It works well, with no restriction in capabilities on what you can focus on, unlike, say, the iPhone XR which only offers a portrait mode for pictures of people.
The bokeh effect is subtle rather than dominating, but it usefully includes the facility to adjust the background blur in real time as you prepare to shoot.
The Pro camera settings are detailed and highly configurable, allowing a keen photographer to adjust white balance, aperture, shutter speed and more.
But note that the twin lens arrangement does not offer an effective optical zoom as some dual camera setups do.
This being a Nokia phone, there's the option for the company's special gimmick, Dual-Sight, or Bothie as most people call it.
That's where the front and rear cameras shoot at the same time so you can snap a photo of a performer at a gig, and your reaction at the same time, for instance. It works with video as well as still photos and now includes filters.
It really is just a gimmick, but it's beautifully done and very skilfully implemented.
Video is also good, with 4K at 30 frames per second, which looks terrific. Mind you, this looks as good as it does partly because of the HDR capabilities of the screen and the upscaling properties, so it may not look quite as wonderful when viewed off-device.
Selfies, if you really must, look pretty good on the Nokia 7.1 thanks to an 8MP front-facing camera: if Nokia had wanted to, it could have got away with a 5MP selfie camera at this price, but has opted for something a little better. Performance is good, even in lowish light, the usual place selfies are taken.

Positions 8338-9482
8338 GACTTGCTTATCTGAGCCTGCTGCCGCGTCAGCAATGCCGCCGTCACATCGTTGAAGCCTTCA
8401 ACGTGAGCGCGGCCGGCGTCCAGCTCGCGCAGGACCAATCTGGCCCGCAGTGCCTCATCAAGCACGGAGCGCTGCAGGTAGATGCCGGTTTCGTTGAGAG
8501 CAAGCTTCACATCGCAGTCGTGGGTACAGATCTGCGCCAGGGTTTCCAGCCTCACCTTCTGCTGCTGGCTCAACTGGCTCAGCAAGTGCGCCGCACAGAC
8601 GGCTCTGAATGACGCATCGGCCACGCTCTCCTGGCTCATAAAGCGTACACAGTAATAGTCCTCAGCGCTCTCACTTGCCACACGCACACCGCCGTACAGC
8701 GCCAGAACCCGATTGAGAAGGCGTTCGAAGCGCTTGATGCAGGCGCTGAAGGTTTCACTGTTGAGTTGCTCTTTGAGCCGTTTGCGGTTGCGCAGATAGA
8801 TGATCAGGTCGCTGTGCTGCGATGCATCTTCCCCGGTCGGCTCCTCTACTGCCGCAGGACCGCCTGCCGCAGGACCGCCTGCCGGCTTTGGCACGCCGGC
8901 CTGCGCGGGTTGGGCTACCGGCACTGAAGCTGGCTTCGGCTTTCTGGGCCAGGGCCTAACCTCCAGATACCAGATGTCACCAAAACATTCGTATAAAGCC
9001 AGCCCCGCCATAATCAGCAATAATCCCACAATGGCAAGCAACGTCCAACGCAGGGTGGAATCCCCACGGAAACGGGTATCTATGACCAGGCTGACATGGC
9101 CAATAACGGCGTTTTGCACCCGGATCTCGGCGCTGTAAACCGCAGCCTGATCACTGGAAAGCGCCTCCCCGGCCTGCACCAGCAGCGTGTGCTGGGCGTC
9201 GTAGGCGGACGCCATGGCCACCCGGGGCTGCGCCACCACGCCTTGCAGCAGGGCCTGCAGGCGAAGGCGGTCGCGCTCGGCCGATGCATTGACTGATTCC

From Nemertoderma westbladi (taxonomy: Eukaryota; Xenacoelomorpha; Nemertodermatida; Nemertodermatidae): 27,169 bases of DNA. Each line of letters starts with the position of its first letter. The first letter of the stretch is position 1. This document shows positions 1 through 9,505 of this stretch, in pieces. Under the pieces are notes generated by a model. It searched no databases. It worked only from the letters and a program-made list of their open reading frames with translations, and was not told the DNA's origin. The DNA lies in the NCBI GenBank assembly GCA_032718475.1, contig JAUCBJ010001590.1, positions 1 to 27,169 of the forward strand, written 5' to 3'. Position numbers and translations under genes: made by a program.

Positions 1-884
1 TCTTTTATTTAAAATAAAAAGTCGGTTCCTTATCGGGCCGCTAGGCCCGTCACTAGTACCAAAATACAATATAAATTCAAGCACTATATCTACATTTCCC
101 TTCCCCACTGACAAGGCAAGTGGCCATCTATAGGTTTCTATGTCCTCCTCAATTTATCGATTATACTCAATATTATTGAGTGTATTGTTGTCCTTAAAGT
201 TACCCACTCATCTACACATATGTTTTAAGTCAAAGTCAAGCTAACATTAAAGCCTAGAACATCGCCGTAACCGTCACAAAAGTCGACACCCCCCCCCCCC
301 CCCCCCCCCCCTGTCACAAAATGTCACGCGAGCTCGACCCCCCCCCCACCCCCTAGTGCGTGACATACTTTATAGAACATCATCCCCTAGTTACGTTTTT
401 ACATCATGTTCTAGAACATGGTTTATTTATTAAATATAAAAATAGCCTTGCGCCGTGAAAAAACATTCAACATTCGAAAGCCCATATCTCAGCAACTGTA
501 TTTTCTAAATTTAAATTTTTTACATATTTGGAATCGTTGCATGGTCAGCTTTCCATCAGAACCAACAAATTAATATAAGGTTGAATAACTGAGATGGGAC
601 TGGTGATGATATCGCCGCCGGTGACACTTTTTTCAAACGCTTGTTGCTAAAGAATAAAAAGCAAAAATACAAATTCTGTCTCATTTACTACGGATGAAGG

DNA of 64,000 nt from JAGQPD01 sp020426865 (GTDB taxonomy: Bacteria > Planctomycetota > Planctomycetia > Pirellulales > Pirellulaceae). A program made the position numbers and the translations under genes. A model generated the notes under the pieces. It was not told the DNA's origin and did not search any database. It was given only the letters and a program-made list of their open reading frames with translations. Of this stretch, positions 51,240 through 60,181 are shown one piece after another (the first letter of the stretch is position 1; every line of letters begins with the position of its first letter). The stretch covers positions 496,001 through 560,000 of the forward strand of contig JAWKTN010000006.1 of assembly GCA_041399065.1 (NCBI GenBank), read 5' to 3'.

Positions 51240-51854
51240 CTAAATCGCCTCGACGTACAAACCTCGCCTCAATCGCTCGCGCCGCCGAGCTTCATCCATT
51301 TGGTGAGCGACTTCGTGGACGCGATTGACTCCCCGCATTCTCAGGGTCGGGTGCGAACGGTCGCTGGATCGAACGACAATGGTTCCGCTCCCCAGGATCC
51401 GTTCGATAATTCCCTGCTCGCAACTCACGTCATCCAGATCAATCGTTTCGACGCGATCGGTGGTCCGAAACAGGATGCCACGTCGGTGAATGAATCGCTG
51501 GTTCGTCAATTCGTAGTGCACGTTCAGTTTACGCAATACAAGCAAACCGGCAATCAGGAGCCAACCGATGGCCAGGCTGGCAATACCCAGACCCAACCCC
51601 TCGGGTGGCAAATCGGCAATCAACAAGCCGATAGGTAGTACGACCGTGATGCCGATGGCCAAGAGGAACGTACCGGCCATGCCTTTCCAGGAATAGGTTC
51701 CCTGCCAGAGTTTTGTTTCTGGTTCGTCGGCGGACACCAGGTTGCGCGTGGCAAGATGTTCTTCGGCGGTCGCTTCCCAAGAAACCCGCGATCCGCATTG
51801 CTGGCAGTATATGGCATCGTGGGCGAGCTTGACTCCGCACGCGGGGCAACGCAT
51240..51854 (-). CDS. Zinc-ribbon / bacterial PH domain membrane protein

It's worth mentioning that the storage on the phone, either 32GB or 64GB, can be amplified with a microSD card of up to 400GB. So, there's plenty of space if you want to shoot a lot of video in 4K resolution.
Nokia uses Android One, a program which ensures fast updates to the latest Android platform and regular, frequent security updates. It's a system which Nokia has embraced and is possible not least because the version of Android is so close to the purest version there is (camera app excepted).
Even so, the unit I have reviewed is still using Android 8.1 Oreo, not the very latest Android 9 Pie which adds more features such as, most notably, controls to help you manage your screen time and app usage.
The update to Pie is imminent - supposedly before the end of November - but it's not here yet. Even so, it'll likely arrive on this phone before most rival handsets besides Google's own.
Although the phone has a glass back, Nokia hasn't included wireless charging. Well, maybe that's not a surprise at this price, but it's technology Nokia has deployed for years and done so effectively, so it's disappointing.
Nokia has regularly offered strong battery life on its devices and this is no exception. Even so, the usual caveat applies, that if you don't charge every night, you risk a flat battery early on the second day.
- Dazzling design
- Rich, detailed display
- Solid build
- Good dual cameras
- Pure Android almost throughout
- Good battery life
- Average performance
- Not quite full-screen
- No wireless charging
Nokia 7.1 Smartphone Review
And the price is so much less than a top-flight handset, and even competitively priced against similarly-specced mid-rangers, that it will be a persuasive buy for many.
The camera and speed of performance are above average without being exceptional, and there is much here that is pretty standard in a mid-range phone, such as a reliable fingerprint sensor, decent front-facing camera and Nokia specialities such as the camera app and Bothie capability.
It's no match for the higher-end phones on the market, but, again, this phone costs less than £300 and looks like it should cost way more.